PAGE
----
Performance Informed Technical Cost Modeling for Novel Manufacturing

2019-10-17T19:41:49Z (GMT) by Robin Joseph Glebes

Inaccurate cost estimates contribute to lost implementation opportunity of novel manufacturing technologies or lost revenue due to under-bidding or loss of an over-bid contract. High-volume, long-term orders, such as those the automotive industry begets, are desired as they lock in revenue streams for months into years. However, high-rate composite materials and their manufacturing processes are novel among the industry and traditional costing methods have not advanced at a proportional rate. This research effort developed a method to reduce the complex composite manufacturing systems to fungible, upgradable, and linkable individual processes that derive their manufacturing parameters from the performance part design process. Employing technical cost modeling, this method accurately quantifies the value of pursuing composite manufacturing by integrating impregnation, solidification, heat transfer, kinetics, and additional technical data from computer-aided part design simulation tools to deliver an accurate cost estimate.

Cost modeling provides a quantitative result that weighs heavily in the decision making process for adoption of a new manufacturing method. In this dissertation, three case studies were investigated for three different management decision cases: part production management, in-house manufacturing management, and global manufacturing management.

Part production management is the decision making process for selecting a certain manufacturing method. A case study with a Tier 1 Part Producer was conducted to provide a comparison of two emerging novel preforming systems versus their in-use, metals based high-rate manufacturing line in manufacturing a structural automotive part. Determining material usage was the primary cost driver focus. Equipment Supplier A’s process operated by seaming single layers of thermoplastic tape into rolls and then stacking prior to consolidation and resulted in a scrap rate of 23-28% with a cost of $32.87-36.01 per kilogram saved depending on the input tape width. Equipment Supplier B’s layup process, essentially a multi-head automatic tape layup machine, resulted in scrap rate of 20-27% with a cost of $34.48-36.67 per kilogram saved depending on the input tape width. This exceeded the Tier 1 Part Producer’s requirement of $6.6-11 per kilogram saved and led to them to abandon this application as a feasible project and instead look for a different part with a higher return regarding cost for weight saved.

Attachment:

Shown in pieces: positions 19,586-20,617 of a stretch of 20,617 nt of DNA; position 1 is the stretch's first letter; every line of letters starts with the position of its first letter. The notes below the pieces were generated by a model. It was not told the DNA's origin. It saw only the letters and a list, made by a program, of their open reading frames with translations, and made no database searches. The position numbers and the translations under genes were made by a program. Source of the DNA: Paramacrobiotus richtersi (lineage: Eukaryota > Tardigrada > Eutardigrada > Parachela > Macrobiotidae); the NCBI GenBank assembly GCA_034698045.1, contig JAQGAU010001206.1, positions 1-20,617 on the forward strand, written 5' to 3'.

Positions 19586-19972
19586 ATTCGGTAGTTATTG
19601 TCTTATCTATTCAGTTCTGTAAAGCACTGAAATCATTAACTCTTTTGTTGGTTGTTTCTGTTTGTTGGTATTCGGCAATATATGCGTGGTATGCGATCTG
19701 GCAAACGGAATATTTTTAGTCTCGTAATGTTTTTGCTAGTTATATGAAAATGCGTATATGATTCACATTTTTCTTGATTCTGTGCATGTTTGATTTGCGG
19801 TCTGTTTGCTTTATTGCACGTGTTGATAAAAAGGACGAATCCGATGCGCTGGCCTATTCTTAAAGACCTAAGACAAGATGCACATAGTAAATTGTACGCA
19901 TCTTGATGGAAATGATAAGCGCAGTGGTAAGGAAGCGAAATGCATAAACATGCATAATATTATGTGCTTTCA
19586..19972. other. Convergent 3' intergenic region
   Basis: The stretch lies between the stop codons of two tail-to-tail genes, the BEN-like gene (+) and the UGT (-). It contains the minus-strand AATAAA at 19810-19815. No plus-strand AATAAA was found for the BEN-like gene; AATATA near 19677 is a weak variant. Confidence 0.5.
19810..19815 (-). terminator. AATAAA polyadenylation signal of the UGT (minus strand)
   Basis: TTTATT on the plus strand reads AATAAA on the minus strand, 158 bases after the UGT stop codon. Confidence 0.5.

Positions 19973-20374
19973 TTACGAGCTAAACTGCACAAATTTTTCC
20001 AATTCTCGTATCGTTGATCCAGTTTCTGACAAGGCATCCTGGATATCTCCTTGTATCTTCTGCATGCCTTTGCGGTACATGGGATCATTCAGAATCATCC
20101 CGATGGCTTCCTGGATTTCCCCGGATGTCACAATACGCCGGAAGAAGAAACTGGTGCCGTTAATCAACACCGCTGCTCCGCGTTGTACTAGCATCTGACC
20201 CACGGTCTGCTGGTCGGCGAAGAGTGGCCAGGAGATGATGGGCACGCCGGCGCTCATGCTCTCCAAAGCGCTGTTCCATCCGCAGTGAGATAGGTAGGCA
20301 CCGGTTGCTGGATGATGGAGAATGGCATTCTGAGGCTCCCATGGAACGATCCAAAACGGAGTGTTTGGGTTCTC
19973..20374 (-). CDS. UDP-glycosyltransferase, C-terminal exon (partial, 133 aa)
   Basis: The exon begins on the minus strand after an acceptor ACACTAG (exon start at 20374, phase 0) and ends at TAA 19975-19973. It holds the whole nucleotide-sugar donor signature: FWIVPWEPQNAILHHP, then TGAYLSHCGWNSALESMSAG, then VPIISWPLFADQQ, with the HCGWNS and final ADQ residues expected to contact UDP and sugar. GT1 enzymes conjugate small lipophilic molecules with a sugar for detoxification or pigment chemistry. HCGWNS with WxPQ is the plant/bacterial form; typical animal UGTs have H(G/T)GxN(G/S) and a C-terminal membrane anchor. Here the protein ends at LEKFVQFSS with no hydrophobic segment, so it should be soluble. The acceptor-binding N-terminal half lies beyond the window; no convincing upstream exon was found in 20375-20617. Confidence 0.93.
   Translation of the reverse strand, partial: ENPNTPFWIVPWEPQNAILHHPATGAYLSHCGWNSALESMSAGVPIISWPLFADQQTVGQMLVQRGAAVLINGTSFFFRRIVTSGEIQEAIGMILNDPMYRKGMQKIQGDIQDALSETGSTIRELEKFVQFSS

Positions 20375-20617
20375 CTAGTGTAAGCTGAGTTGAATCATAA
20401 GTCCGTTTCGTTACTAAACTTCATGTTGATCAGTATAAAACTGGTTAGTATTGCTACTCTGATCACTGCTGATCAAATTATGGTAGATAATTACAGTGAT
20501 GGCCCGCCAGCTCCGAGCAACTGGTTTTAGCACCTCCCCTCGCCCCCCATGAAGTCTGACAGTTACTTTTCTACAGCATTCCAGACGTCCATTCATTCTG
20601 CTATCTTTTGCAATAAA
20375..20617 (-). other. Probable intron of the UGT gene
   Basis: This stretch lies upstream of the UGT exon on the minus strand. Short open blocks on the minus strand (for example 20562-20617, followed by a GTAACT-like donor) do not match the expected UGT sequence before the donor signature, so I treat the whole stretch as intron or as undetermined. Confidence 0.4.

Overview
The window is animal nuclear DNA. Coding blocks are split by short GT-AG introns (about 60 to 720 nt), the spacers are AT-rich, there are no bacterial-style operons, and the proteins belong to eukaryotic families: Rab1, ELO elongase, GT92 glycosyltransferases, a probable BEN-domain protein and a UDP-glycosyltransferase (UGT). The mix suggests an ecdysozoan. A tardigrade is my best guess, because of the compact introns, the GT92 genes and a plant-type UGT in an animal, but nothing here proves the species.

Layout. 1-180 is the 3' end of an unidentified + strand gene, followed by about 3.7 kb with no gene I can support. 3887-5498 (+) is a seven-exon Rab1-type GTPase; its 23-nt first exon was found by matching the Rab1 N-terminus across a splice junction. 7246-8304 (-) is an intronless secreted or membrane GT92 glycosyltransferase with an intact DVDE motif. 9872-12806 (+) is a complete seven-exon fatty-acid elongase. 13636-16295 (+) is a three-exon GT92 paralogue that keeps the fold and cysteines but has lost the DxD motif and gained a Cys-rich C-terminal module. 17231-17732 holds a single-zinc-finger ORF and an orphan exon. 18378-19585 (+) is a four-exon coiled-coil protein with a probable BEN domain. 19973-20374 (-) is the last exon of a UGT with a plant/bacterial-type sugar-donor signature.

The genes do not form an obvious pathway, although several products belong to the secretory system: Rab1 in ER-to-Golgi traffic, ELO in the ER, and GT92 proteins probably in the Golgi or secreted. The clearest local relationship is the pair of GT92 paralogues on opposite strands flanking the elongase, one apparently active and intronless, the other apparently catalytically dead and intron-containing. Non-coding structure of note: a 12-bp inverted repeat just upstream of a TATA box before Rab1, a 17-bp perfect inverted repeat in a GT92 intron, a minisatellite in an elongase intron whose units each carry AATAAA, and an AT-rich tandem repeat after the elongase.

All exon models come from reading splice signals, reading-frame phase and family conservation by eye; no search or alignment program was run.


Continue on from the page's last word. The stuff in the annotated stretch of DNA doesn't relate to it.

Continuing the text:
In-house manufacturing management is the decision making process governing manufacturing operating procedures. A case study for the Manufacturing Design Laboratory’s (MDLab) hybrid molding line was undertaken to determine the manufacturing cost for a composite test coupon. Processing parameters were obtained from three sources: performance design computer aided engineering (CAE), common industry transfer estimation times, and a calculated preform layup time. Compared to a similarly shaped test coupon made of aluminum, highly-automated manufacturing realizes weight savings of 46.25% and cost savings of 16.5%. Low-automation manufacturing captures the same weight savings, but has a cost for weight saved penalty, cost increase, of $9.89 per kilogram, showing how influential the labor contribution is to manufacturing cost.

Global manufacturing management is the decision making process governing manufacturing location. Various manufacturing cost drivers are location dependent, thus a dataset was developed to alter these parameters for the U.S. states. Global comparisons are accomplished through indexing of global cost of living allowances and labor rates. Within the U.S., high-automation manufacturing costs in the West Coast/Pacific are 20.1% greater compared to the Midwest and similarly, low-automation costs are 21.2% greater. Globally, high-automation manufacturing costs in North America are 52.1% greater compared to Asia while low-automation costs are 116.5% greater. These variations highlight why we see geographically clustered manufacturing centers within the states and major manufacturing relocations due to cost sensitive and labor sensitive production.